BY MIKE VIELMA
The last of the shuttlecocks have been smashed as the Conestoga Condors’ badminton team wrapped up its five-month-long season on March 1 and 2 at the Regionals at Mohawk College. Michael Kam, coaching his first-year of collegiate level athletics, sent 10 players to take on the best of the OCAA West region in an attempt to make it to Provincials.
Kam said, “There were mixed results, with some wins and some losses, but overall the team did extremely well (at Regionals). Unfortunately, not quite well enough to get to Provincials.”
There were 14 players each in the men’s and women’s singles pools and seven teams each in the three doubles pools. Only the top three from each pool advanced to Provincials.
That is all in the past now, as Kam is already concentrating on new tactics for next season.
“Next year I plan to work on conditioning right off the bat instead of focusing on trying to determine which players to cut. Once everyone is up to par on strength and conditioning, then I will start with the fundamentals and continue to build from there.”
He said he found that no matter how skilled some of his players were, they were more prone to injury because they were missing some key fundamentals and lack of proper conditioning.
It is difficult to condition your players, teach them the key fundamentals and constantly push them to improve in a short period of time with limited gym time and sometimes prior commitments from players.
Kam, who has been playing badminton for about 30 years, knows it takes more than skill to make an impact on a team and was astonished to see how close his team became during the season.
“One of the nicest things from the season is how well the team came together. There was a lot of good camaraderie and it was a pleasure to see them as a nice, cohesive team at the end.”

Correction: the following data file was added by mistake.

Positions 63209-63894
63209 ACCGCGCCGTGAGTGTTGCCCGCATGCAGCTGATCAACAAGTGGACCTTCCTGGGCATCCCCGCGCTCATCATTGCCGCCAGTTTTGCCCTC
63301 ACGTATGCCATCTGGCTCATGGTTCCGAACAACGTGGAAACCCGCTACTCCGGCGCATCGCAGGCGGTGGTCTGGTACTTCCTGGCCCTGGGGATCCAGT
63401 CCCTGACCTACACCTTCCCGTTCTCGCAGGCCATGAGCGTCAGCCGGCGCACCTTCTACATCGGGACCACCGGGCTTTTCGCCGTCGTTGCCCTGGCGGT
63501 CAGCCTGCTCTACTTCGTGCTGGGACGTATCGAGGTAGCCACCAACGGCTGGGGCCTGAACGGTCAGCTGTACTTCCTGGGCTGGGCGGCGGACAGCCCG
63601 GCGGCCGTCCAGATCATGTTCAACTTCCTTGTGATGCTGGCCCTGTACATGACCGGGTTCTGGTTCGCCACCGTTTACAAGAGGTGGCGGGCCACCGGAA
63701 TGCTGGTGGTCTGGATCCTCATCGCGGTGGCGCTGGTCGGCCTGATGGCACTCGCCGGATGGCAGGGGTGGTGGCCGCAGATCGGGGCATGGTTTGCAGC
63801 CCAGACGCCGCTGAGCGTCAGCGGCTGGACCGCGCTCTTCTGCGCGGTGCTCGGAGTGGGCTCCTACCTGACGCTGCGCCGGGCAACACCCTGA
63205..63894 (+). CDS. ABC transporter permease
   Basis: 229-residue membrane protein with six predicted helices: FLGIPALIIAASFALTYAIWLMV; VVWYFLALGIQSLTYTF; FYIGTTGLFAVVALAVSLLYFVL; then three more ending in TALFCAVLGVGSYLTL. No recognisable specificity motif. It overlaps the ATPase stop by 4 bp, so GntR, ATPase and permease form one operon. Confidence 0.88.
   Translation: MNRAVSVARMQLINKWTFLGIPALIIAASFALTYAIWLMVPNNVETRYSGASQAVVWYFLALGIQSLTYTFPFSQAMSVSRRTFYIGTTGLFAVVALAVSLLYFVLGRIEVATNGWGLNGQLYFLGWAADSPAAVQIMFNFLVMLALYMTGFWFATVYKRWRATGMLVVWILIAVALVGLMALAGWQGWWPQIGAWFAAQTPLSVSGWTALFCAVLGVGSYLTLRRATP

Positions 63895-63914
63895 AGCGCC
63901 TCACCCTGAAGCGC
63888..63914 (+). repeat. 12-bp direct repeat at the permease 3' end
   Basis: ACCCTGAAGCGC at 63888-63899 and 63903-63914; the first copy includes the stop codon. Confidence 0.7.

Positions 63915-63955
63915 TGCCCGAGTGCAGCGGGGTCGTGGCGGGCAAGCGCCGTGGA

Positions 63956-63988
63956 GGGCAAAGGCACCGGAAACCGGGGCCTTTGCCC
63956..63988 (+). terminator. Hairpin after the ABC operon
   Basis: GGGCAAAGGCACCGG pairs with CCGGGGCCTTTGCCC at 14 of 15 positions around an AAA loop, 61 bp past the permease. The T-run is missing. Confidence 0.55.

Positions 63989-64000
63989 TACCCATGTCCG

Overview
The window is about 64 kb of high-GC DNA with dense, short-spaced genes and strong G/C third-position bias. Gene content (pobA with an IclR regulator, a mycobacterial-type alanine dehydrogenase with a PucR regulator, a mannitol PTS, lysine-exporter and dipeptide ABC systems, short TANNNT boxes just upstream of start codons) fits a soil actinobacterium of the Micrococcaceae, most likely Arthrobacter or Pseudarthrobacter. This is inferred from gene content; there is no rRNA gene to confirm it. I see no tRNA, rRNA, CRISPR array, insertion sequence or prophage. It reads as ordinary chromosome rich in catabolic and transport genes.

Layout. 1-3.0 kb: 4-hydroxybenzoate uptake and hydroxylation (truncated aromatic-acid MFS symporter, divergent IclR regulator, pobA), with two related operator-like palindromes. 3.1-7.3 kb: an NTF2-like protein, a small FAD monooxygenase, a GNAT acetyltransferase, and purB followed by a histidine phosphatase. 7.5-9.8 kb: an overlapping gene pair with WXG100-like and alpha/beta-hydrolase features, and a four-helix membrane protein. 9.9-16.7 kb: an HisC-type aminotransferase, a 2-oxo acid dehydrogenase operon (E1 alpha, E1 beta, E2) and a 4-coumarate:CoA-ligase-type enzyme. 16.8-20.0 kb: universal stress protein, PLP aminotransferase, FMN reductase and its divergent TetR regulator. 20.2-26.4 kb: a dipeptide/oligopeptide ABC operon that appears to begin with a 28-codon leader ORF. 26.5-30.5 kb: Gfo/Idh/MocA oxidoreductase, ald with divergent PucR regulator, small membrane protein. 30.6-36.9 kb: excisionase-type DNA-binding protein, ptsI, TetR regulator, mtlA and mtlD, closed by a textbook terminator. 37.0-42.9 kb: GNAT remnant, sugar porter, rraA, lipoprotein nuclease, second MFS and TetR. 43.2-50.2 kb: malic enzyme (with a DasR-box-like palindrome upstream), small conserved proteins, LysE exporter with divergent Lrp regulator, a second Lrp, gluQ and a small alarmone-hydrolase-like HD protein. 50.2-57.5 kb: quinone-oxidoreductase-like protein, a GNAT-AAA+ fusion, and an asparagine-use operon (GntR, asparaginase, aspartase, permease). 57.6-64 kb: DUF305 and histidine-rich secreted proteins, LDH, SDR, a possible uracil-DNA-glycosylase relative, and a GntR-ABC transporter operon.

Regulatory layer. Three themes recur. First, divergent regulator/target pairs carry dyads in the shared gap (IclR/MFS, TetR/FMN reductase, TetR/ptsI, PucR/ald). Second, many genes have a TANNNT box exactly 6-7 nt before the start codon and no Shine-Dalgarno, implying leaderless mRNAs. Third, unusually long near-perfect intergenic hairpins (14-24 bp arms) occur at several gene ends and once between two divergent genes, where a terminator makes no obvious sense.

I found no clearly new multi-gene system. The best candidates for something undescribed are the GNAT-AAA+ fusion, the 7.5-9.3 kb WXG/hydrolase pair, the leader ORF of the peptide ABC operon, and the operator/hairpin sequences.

Kam encourages other sports teams to plan social outings outside of scheduled practice and game times to really bring everyone together as a solid, single unit. He said once the team members got to know each other better, it made them less afraid to point out each other’s strengths and weaknesses during practice. He said that aspect helped his team tremendously.
Kam believes only two or three players will be returning next year, so he is encouraging anybody with a slight interest in badminton to come out for the team. However, Kam means business and again wants to have a competitive team next season.
“I am looking for players who are dedicated and are ready and willing to learn. Badminton is very much a game of skill, hand-eye co-ordination, speed, strength and endurance and it takes a lot of those qualities to be successful.”
More importantly, he is strongly urging females to come out. He said sometimes they couldn’t field a complete team because there weren’t enough women available because of prior commitments and other reasons.
“I am very proud of all the team members for their commitment and dedication and all their hard work. I think it was a learning curve for all of us and I thank them for absorbing the information I gave to them and being patient with me,” Kam said.